Tunnel Vision.

I’m starting the think that the worst thing about being in the last stages before a new book come out is that you get tunnel vision, and all you really see in front of you is that book and its release. For that book, that’s a good thing. You need that tunnel vision to make sure you reach the end. For other things, though, like blog posts or other stories or even networking, it’s not nearly so good.

Right now, I’m in an awkward point in the process where most of my energy needs to be expended on this project, but it’s still too soon to really start promoting it and talking about it and planning for the blog tour and what have you. I’m not spending a lot of time writing other things, I’m not spending a lot of time visiting as many blogs, I’m not even spending that much time reading. It’s mostly a lot of editing and rewriting and a few little games and fun here and there to keep myself from going insane. Which means i don’t really have much to talk about here in the blog. Oh, sure, I’ve let go of the fact that I don’t need to be posting every day. Most of my readers know I’m elbow-deep in revisions. But I still like I should post something, even if I’m not sure of what.

(Notice how the “I want to post, but I don’t know what to post about” topic is always a good fail-safe).

Does anyone else feel like they get total blinders on when they’re nearing the end of a big project? Do you just accept them and put the petal to the metal until you reach the finish line? Or do you have anything you do to help engage yourself in the wide world outside your WIP? I’d love some thoughts and insights, as usual, especially if it helps me engage in something beyond the endless editing.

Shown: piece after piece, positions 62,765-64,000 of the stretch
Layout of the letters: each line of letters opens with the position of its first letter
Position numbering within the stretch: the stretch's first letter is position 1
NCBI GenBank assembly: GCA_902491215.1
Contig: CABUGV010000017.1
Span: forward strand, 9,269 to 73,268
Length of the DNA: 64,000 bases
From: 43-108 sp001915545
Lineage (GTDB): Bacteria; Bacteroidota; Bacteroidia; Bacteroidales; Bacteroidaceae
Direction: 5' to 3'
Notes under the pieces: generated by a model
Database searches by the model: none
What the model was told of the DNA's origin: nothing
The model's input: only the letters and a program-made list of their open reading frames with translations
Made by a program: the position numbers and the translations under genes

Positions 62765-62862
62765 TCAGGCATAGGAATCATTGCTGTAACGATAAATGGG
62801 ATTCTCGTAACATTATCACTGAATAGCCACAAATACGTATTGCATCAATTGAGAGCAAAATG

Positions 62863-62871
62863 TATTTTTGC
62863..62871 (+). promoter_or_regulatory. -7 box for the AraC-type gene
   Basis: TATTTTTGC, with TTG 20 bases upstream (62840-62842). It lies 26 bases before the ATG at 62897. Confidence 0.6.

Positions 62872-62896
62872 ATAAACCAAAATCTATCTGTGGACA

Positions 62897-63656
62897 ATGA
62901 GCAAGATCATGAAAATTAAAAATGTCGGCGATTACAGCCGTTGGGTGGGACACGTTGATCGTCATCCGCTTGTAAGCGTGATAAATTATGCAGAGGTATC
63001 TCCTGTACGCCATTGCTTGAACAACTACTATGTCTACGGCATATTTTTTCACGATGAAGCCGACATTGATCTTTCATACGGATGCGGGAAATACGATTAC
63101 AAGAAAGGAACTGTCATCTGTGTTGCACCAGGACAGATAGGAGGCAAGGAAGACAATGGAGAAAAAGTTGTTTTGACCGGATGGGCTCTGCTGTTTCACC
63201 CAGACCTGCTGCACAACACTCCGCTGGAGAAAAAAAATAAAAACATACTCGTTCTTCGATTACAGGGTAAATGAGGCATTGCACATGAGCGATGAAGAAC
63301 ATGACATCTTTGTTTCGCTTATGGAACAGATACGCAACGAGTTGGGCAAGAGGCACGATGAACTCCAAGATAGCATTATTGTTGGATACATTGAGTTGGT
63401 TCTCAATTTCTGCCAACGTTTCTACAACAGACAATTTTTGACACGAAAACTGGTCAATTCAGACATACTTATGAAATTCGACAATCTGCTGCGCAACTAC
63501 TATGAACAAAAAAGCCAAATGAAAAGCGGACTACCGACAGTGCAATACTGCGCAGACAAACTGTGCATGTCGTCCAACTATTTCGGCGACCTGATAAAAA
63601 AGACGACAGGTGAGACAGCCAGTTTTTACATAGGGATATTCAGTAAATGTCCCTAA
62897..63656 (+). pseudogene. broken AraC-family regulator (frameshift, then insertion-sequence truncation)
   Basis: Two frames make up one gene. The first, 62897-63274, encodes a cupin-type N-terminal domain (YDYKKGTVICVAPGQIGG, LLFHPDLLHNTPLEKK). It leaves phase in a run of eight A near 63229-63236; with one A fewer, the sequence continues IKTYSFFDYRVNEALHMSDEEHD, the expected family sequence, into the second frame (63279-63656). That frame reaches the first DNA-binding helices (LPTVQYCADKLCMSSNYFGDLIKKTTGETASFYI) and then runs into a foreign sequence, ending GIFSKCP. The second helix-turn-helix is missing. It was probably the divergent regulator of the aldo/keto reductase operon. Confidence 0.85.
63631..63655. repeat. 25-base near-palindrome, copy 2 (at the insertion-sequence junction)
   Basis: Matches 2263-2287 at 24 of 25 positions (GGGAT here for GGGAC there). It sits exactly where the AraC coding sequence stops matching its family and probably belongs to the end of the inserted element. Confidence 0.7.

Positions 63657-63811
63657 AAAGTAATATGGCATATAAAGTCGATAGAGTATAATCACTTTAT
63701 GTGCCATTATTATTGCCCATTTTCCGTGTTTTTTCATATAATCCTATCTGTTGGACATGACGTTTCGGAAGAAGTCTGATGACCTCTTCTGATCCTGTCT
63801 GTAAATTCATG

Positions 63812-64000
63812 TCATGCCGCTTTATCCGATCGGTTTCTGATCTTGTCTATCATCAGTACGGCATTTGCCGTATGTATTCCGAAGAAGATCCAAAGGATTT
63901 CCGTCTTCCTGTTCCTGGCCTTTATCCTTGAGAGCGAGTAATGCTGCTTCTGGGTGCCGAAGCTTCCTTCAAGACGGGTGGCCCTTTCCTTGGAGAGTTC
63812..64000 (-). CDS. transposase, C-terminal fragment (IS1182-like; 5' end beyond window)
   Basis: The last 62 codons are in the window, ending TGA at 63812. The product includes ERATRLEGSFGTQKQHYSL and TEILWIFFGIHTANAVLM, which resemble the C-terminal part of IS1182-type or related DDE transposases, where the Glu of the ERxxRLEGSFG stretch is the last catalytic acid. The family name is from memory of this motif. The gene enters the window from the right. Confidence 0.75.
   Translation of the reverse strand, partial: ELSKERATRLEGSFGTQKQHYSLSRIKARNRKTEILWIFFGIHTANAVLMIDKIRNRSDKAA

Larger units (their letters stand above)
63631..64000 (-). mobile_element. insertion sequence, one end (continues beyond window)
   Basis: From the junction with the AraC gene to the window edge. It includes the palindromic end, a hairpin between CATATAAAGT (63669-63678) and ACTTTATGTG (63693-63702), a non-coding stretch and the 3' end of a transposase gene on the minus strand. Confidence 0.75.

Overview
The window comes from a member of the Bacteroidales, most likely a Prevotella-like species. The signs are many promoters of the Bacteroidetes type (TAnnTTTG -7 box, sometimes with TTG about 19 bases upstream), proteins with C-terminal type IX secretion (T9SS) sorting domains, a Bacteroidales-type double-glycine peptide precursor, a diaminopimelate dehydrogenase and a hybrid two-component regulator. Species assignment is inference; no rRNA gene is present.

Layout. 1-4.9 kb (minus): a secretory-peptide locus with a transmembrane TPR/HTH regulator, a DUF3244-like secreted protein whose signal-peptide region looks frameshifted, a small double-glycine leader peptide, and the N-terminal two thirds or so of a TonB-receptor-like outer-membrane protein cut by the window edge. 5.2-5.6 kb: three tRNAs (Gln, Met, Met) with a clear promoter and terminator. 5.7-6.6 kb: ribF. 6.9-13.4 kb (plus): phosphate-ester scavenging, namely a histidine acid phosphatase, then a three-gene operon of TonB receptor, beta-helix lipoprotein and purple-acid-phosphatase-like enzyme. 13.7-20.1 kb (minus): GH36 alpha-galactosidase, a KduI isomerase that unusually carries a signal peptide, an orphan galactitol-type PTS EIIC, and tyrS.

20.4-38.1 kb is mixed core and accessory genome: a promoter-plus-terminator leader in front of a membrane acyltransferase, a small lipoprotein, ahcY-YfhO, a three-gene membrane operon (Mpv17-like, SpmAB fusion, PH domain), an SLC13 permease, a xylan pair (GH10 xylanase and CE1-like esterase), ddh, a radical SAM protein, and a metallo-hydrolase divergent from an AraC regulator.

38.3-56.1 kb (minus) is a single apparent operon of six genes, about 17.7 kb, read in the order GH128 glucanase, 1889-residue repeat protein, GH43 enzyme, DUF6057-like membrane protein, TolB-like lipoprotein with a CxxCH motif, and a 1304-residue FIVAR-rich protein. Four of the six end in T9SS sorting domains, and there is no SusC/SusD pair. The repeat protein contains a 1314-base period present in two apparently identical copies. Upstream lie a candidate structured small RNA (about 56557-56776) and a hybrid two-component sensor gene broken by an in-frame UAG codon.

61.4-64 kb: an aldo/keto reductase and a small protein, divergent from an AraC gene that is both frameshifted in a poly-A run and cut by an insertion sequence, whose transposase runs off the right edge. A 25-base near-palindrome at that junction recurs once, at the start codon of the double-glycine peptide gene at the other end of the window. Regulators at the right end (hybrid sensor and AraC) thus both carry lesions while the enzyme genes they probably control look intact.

(Edit: This is my 666th post. I wish I’d have done something spookier. So, I’m also throwing it out there for you, dear readers, to share something spooky in celebration of my 666th post).


  1. It is extremely hard to live my life at that stage. But it’s temporary. I do my best to carve out time that doesn’t interfere with the family…which usual means late nights. Good luck and best wishes!

    • Thanks! My time tends to be the early mornings to afternoon, when I have the apartment to myself and the boyfriend is usually a work, and then I have to force myself not to work when we’re hanging out. And you’re right, it’s temporary…until the next project pops up, lol. πŸ™‚

  2. The only spooky thing is that I’m in exactly the same boat, as in I’m trying to focus on editing while pining away for all the other writerly – and non-writerly – things that I like to do. What I try to do is do a good chunk of editing each day, then allow myself guilt-free non-editing time. This is time to read, to walk, to talk politics with friends in a pub, to visit grand-kids, to just sit and watch the world go by.
    I’ll keep you posted on how well that goes for me.

  3. I tend to drop social networking (the interactions my characters are having fill my quota past overflowing!). But I have four weekly posts, excluding ROW80, so I try to hit all of those, even if I fall a bit behind on comments and visits.

    I try to make up for it with more interaction and activity after the decks are a bit clearer.

    Something spooky, eh? Okay…try this!

    Twice Treated

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